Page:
Conservative Ian Taylor has become the latest MP to step down following the expenses scandal, it emerged today.
The Esher and Walton MP announced his intention not to stand at the next general election last night.
In a letter to Olga Denyer, president of the Esher and Walton Conservative Association Executive Committee, the MP wrote: "Departures should occasion tears of regret rather than sighs of relief.
"So for my part it is with sadness that I am informing you that I wish to stand down as MP for Esher and Walton at the next General Election.
"It has been an honour and a pleasure to have served the constituency within both its boundaries for 22 years so far."
In the letter, which was also sent to David Cameron and Patrick McLoughlin, chief whip of the Conservative Party, Mr Taylor said there were "several factors" behind his decision.
Mr Taylor became embroiled in the expenses controversy when the Daily Telegraph revealed he had a second home in London even though his main home is in the capital's commuter belt.
In his resignation letter, the MP defended his decision not to live in Esher and Walton.
"It is clear ... that many constituents have little concept of what an MP does or where his attention should be focused," he wrote.
"There has been some criticism of me recently for my failure to 'commute' rather than on the substance of whether I hold views and or take actions on key matters on behalf of constituents.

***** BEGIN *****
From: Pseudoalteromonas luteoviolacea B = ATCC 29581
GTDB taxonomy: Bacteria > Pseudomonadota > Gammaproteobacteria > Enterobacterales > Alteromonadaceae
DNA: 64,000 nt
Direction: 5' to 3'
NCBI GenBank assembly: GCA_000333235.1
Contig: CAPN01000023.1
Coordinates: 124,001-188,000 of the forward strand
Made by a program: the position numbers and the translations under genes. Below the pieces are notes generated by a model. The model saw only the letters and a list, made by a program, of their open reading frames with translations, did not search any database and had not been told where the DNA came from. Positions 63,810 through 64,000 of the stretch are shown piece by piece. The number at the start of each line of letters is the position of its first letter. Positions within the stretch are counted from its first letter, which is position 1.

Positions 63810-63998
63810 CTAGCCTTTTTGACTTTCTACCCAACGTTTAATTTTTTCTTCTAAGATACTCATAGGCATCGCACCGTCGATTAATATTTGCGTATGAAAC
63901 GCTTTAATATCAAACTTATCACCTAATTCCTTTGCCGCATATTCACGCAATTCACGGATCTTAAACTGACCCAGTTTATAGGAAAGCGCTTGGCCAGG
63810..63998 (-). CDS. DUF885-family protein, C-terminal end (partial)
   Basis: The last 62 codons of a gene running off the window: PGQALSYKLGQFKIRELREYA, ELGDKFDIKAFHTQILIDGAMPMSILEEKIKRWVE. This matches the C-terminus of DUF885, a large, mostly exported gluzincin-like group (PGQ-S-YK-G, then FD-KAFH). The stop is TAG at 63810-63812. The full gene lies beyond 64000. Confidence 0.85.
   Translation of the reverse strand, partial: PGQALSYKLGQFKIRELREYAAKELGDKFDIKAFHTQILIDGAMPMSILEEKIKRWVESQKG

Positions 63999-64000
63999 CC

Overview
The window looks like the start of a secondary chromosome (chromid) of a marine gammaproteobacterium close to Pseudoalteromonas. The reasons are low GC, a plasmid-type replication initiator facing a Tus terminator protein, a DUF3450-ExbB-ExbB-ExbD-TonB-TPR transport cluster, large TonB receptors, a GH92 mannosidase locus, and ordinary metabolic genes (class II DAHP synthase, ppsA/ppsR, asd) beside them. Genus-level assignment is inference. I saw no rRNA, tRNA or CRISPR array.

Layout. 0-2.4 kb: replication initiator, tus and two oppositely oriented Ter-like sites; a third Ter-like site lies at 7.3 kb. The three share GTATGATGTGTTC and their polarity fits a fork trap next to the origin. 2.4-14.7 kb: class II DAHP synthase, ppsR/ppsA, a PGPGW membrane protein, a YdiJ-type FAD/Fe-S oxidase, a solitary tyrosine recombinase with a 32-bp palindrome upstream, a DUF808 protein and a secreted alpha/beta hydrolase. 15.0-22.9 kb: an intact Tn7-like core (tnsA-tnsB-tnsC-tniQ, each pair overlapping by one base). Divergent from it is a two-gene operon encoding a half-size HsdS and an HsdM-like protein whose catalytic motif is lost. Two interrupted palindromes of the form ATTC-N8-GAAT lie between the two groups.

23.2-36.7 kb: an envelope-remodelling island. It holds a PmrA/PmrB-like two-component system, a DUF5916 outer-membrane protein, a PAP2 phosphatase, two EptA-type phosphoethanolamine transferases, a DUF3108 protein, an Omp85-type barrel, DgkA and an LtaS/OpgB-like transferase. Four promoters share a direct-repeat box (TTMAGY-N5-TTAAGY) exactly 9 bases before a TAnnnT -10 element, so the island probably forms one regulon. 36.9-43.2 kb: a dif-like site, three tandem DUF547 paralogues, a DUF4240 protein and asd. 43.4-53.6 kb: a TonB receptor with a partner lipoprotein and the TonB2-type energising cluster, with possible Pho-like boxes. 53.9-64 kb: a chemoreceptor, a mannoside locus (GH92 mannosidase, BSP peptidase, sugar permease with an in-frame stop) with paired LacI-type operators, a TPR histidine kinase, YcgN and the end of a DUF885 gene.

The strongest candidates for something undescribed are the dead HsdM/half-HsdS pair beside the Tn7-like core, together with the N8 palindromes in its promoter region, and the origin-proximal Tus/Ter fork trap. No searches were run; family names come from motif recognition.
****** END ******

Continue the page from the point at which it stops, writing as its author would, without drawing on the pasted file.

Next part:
"This debases the whole system. It implies that an MP should seek to be around locally more than around Westminster.
"That is not the correct balance and it is not one I wish to endorse."
The MP insisted that he commutes "most weeks", spending Friday, Saturday and Sunday "in and around the constituency".
Mr Taylor, 64, also highlighted a shift in public attitudes towards MPs as a reason for his decision and said he was likely to be past retirement age when Gordon Brown called the next general election.
But he acknowledged a decline in public confidence saying: "We need to be more open and transparent to rebuild trust, as well as explaining better the duties of Parliamentarians."
Today he said the decision was one he had been "pondering for a while" and said Gordon Brown's refusal to step down was the "decisive factor" in his resignation.
"It was clear that we would not have an election until next year, that's what brought it to a head," he said.